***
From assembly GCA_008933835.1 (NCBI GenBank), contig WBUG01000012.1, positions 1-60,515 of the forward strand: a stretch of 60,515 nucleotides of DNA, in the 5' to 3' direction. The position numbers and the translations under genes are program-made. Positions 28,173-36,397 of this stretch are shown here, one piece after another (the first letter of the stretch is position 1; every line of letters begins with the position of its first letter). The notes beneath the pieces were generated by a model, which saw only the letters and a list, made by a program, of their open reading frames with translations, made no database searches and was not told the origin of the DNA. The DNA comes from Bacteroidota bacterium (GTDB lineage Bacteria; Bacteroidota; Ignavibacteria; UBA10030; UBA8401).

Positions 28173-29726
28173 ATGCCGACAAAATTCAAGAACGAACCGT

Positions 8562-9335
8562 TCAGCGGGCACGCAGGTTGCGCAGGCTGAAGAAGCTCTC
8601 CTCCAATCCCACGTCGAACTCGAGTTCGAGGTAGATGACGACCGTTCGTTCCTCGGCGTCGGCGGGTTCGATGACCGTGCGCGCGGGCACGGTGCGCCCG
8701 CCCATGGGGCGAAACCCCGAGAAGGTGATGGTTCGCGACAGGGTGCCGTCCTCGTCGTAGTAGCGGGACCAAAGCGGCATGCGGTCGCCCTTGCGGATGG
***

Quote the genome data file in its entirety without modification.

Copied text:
From assembly GCA_008933835.1 (NCBI GenBank), contig WBUG01000012.1, positions 1-60,515 of the forward strand: a stretch of 60,515 nucleotides of DNA, in the 5' to 3' direction. The position numbers and the translations under genes are program-made. Positions 28,173-36,397 of this stretch are shown here, one piece after another (the first letter of the stretch is position 1; every line of letters begins with the position of its first letter). The notes beneath the pieces were generated by a model, which saw only the letters and a list, made by a program, of their open reading frames with translations, made no database searches and was not told the origin of the DNA. The DNA comes from Bacteroidota bacterium (GTDB lineage Bacteria; Bacteroidota; Ignavibacteria; UBA10030; UBA8401).

Positions 28173-29726
28173 ATGCCGACAAAATTCAAGAACGAACCGT

Positions 8562-9335
8562 TCAGCGGGCACGCAGGTTGCGCAGGCTGAAGAAGCTCTC
8601 CTCCAATCCCACGTCGAACTCGAGTTCGAGGTAGATGACGACCGTTCGTTCCTCGGCGTCGGCGGGTTCGATGACCGTGCGCGCGGGCACGGTGCGCCCG
8701 CCCATGGGGCGAAACCCCGAGAAGGTGATGGTTCGCGACAGGGTGCCGTCCTCGTCGTAGTAGCGGGACCAAAGCGGCATGCGGTCGCCCTTGCGGATGG